In the near future, a weary Logan cares for an ailing Professor X, somewhere on the Mexican border. However, Logan's attempts to hide from the world, and his legacy, are upended when a young mutant arrives, pursued by dark forces.
Since the dawn of civilization, he was worshiped as a god. Apocalypse, the first and most powerful mutant from Marvel's X-Men universe, amassed the powers of many other mutants, becoming immortal and invincible. Upon awakening after thousands of years, he is disillusioned with the world as he finds it and recruits a team of powerful mutants, including a disheartened Magneto, to cleanse mankind and create a new world order, over which he will reign. As the fate of the Earth hangs in the balance, Raven with the help of Professor X must lead a team of young X-Men to stop their greatest nemesis and save mankind from complete destruction.Written by
20th Century Fox
During communism in Poland the law was upheld by Militia rather than police. The scene in question is set in 1983 whilst Poland was still communist. See more »
Mutants: born with extraordinary abilities, and yet still, they are children stumbling in the dark, searching for guidance. A gift can often be a curse. Give someone wings, and they may fly too close to the sun. Give them the power of prophecy, and they may live in fear of the future. Give them the greatest gift of all, powers beyond imagination, and they may think they are meant to rule the world.
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SPOILER: There is a scene at the end of the closing credits: Men from Essex Corporation (run by X-Men villain Mister Sinister, aka Nathaniel Essex) arrive at the Weapon X base and collect samples of Wolverine's blood. This leads into Logan (2017). See more »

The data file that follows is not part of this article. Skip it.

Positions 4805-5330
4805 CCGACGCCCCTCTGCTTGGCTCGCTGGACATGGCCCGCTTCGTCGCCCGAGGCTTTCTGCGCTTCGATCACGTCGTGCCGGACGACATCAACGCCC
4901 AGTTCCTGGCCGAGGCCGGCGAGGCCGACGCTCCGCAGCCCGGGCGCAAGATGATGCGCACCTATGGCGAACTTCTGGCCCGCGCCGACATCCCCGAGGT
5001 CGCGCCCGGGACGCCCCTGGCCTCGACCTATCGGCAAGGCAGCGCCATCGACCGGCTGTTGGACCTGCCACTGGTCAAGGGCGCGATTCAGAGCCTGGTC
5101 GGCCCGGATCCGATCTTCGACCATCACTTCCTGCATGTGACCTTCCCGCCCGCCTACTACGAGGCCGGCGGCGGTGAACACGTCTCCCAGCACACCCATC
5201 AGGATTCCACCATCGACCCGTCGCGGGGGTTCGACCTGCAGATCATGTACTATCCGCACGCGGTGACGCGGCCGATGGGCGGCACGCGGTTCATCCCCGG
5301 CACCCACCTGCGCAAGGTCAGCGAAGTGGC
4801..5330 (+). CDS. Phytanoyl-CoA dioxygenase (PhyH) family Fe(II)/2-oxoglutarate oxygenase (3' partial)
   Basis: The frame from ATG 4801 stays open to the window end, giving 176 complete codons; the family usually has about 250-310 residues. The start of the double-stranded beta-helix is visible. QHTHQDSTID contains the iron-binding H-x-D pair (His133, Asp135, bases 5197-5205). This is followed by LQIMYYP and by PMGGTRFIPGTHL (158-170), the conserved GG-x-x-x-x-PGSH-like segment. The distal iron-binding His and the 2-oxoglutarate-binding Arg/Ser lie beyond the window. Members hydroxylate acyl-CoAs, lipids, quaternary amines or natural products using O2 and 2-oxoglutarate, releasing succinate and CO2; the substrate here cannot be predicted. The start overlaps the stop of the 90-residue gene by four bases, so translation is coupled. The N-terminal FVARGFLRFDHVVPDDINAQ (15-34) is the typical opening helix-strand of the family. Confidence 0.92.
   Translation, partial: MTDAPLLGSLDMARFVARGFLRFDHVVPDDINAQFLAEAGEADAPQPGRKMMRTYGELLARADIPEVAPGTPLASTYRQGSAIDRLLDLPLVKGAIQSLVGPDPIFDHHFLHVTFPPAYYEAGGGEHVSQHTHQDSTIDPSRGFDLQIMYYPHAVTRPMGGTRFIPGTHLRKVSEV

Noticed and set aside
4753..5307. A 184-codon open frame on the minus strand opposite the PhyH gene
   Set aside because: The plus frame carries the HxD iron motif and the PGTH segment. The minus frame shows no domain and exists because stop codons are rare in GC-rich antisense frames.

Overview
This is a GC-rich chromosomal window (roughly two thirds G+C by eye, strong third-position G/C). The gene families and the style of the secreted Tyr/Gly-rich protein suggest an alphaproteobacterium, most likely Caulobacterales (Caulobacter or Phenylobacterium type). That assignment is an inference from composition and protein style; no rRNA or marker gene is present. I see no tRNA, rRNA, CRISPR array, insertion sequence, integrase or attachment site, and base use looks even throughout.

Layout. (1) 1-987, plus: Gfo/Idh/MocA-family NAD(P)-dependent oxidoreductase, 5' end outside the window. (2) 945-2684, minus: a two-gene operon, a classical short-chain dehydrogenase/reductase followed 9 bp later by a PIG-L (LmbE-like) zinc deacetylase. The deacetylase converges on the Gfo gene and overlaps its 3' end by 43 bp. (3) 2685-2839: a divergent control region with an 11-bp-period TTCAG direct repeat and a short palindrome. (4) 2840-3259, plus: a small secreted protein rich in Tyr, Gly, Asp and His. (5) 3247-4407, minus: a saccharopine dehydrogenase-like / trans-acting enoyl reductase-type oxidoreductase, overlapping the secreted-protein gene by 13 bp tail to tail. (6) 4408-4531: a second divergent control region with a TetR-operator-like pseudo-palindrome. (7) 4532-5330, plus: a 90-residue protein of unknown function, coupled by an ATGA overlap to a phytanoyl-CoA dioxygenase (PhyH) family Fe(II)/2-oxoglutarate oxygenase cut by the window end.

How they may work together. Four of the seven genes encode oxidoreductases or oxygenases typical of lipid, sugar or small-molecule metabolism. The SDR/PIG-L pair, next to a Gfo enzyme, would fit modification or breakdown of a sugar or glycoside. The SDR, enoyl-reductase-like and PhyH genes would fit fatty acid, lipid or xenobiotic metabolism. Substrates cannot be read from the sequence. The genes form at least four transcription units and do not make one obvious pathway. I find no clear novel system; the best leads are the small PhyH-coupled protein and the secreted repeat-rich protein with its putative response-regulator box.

One of the best superhero films ever made leaves early reviewers clueless
X-Men: Apocalypse is absolutely amazing! The early reviewers don't seem to understand these characters and they don't understand this film. It sets a new precedent for comic book films in a world over-saturated with adaptations.
The film hits every nostalgic and aesthetic beat it's supposed to without devolving into pure fan service. The writing is great. The allegory the mutant plight is for civil rights is given its due screen time. The characterization of the superheroes goes beyond their powers and outfits and at least touches the heart of who they are as people. Its main fault is juggling so many characters and so some of the acting comes off as stilted at times. In a way this is also its strength, because it manages to tell a coherent and compelling narrative with a large ensemble cast of characters, emulating the source material faithfully. It is a comic book fan's film.
The action scenes are epic in scope, with stakes so high you'll be on the edge of your seat with you eyes transfixed on the action, yet never does the pacing sacrifice plot or character development for obligatory spectacle. Everything is purposefully sensational.
As someone who was born in the 80s and experienced these characters' evolution through popular culture onto the big screen, I can say that X-Men: Apocalypse brings the flavor of the comics and the 90s TV show to the big screen in a way that children of the 80s and 90s love.
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